A Facebook ad by Dove that aimed to represent “women of color thoughtfully” quickly disappeared this weekend after it instead incurred intense social media backlash.
The ad, according to images captured on screen shots, showed a black woman in a brown shirt, who then removed the shirt to reveal a white woman in a light-colored shirt.
And this was an advertisement for body wash, with the Dove bottle sitting before the woman on the bathroom counter in front of her.
Never miss a local story.
Whatever the soap company intended to say in the ad, many viewers saw an offensive message.
Said one respondent on Twitter:
“White = Clean
“Black = Dirty
“The World According to #Dove”
After taking the ad down, Dove issued an apology, saying, “An image we recently posted on Facebook missed the mark in representing women of color thoughtfully. We deeply regret the offense it caused.”
On its Facebook page, Dove issued a longer statement, adding, “Dove is committed to representing the beauty of diversity.” The company said again it had missed the mark and expressed regret.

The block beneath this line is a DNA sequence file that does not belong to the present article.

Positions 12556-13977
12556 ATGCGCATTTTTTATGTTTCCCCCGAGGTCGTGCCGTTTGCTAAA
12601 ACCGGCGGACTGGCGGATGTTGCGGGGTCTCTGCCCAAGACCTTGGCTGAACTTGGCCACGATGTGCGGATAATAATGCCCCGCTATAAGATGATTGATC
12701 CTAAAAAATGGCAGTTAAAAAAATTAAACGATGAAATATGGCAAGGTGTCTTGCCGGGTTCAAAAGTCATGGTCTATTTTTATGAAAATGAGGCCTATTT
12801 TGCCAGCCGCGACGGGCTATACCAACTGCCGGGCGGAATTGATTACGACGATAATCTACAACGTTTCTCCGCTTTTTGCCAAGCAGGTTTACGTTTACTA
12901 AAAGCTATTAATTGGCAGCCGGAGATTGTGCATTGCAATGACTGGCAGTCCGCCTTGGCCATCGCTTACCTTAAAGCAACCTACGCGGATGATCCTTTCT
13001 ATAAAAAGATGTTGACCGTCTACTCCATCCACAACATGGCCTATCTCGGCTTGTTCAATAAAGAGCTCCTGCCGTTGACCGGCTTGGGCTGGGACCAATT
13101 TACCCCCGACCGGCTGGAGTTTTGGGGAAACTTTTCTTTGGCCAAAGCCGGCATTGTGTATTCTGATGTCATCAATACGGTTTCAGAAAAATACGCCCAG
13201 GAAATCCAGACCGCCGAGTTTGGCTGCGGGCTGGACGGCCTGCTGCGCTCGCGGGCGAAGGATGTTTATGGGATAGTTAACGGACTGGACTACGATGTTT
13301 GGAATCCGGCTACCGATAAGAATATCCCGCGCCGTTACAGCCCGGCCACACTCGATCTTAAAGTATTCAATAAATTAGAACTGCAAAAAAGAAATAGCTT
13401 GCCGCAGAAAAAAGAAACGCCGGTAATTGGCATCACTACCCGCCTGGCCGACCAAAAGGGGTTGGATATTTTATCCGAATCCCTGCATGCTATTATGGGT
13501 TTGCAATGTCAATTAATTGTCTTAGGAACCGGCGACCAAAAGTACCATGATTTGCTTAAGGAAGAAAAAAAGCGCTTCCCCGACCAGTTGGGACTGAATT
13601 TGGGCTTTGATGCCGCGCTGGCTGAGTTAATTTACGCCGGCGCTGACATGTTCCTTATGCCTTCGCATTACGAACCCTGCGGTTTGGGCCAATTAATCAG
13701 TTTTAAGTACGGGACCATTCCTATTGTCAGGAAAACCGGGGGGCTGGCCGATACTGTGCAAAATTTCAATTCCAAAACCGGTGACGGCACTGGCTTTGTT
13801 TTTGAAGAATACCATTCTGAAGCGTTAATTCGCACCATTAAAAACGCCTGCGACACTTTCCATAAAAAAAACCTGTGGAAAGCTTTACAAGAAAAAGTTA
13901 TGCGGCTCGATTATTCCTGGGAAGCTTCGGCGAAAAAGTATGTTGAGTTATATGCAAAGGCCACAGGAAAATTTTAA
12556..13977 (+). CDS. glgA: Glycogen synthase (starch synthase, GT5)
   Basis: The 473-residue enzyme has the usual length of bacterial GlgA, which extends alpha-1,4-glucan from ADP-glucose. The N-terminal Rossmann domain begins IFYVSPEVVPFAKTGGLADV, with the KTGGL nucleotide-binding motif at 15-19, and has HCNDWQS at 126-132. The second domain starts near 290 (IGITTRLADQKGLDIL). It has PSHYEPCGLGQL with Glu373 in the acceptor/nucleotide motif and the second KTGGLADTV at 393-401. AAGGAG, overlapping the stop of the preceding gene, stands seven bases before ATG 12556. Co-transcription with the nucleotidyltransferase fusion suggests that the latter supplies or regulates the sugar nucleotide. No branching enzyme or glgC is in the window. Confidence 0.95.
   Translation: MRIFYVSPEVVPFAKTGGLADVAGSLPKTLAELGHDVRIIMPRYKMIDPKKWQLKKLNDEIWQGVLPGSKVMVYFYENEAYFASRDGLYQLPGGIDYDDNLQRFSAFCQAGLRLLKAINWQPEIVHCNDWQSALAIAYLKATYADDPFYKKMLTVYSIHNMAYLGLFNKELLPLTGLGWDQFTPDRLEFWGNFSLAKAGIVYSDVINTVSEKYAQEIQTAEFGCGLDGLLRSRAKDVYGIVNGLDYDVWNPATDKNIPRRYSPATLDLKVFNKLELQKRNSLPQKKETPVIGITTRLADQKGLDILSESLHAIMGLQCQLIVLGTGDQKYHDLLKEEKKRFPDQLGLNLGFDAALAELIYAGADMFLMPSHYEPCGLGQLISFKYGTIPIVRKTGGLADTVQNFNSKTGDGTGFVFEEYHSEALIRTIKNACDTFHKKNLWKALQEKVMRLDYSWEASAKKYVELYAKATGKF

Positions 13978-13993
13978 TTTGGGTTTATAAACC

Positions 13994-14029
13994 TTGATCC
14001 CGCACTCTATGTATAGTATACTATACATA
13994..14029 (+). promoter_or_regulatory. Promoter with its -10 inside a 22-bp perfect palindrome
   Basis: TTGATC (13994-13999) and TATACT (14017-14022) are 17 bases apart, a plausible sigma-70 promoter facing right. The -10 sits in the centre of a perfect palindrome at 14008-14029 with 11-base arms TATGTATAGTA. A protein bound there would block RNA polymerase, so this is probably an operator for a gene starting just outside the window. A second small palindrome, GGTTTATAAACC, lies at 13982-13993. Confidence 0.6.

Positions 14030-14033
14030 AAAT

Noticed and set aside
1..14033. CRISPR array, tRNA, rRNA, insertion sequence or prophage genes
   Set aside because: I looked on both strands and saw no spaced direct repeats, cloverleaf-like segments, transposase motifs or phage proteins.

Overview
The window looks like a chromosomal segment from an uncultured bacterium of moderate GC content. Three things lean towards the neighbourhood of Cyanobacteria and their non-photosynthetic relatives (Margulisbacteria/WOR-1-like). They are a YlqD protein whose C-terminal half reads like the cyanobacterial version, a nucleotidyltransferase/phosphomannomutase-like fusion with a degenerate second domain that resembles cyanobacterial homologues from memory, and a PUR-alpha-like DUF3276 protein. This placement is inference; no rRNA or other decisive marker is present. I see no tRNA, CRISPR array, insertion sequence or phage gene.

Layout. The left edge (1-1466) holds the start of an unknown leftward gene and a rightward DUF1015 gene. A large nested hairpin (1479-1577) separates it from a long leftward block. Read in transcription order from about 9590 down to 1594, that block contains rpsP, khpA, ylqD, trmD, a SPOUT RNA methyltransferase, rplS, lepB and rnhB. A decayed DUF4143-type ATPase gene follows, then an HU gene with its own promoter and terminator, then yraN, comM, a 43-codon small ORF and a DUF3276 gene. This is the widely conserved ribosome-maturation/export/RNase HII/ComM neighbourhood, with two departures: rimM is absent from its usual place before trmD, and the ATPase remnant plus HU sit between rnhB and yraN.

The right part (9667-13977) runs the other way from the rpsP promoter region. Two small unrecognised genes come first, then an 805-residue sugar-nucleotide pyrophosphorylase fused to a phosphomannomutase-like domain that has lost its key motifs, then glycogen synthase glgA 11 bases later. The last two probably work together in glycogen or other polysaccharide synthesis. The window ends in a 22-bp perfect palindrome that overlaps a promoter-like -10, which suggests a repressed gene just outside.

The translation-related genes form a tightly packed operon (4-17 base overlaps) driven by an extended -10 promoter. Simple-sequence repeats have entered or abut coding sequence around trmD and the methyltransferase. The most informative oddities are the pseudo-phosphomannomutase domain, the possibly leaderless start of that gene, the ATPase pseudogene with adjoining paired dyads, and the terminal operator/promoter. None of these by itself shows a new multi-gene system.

“The feedback that has been shared is important to us,” the message continued, “and we’ll use it to guide us in the future.”
The deleted advertisement comes about five months after another Dove marketing move with body wash came under fire.
At least the “Real Beauty Bottles” drew mixed reviews — unlike what seems to be a universal panning of Saturday’s ad.
The “Real Beauty Bottles” featured body wash containers sold in varying shapes, meaning to convey beauty in all body types — whether slender, round, curvy, tall or squat.
Some thought it was great.
“Well done Dove,” wrote one observer on Twitter.
But Dove got a lot of backlash then, as well, including this Twitter response:
“Great. Now our soap bottles are judging us too…”
None of Dove’s statements on the Facebook advertisement this week described what the company’s intent had been in making the ad.
Many commentators in social media shared historical images in which other soap companies over time played on the idea that white was clean and black was unclean.
“The historical context makes this sooo much worse,” one responder wrote, adding in a photo of a Dove’s “Summer Glow” nourishing lotion which the bottle said was for “normal to dark skin.”